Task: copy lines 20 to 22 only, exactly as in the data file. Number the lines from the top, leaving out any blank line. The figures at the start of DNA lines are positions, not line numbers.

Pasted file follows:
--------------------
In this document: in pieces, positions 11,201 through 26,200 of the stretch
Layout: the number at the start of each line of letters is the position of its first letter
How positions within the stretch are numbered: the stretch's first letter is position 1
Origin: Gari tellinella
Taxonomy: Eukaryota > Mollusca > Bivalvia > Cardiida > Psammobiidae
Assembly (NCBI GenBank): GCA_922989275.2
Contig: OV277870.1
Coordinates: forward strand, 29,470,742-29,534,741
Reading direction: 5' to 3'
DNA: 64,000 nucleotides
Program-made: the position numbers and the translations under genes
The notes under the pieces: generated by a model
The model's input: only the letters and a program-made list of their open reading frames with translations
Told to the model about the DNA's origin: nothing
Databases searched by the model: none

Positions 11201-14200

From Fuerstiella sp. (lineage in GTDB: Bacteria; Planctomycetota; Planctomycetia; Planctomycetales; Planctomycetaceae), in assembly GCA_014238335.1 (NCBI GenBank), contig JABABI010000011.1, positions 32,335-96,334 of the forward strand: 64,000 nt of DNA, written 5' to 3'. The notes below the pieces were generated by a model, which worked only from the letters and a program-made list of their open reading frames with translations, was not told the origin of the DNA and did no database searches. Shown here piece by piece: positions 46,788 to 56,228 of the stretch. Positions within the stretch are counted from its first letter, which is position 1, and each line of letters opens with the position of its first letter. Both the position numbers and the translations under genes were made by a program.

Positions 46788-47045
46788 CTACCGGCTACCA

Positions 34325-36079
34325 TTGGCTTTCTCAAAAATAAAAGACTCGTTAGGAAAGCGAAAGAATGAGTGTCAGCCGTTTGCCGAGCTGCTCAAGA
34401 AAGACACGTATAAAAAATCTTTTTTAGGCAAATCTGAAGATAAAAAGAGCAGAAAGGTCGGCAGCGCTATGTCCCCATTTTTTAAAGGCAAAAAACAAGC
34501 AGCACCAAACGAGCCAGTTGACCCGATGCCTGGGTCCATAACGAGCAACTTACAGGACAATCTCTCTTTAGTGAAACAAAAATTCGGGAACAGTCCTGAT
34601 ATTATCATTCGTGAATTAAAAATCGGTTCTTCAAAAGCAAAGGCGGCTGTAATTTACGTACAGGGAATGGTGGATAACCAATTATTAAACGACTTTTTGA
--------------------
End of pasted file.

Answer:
Positions 34325-36079
34325 TTGGCTTTCTCAAAAATAAAAGACTCGTTAGGAAAGCGAAAGAATGAGTGTCAGCCGTTTGCCGAGCTGCTCAAGA
34401 AAGACACGTATAAAAAATCTTTTTTAGGCAAATCTGAAGATAAAAAGAGCAGAAAGGTCGGCAGCGCTATGTCCCCATTTTTTAAAGGCAAAAAACAAGC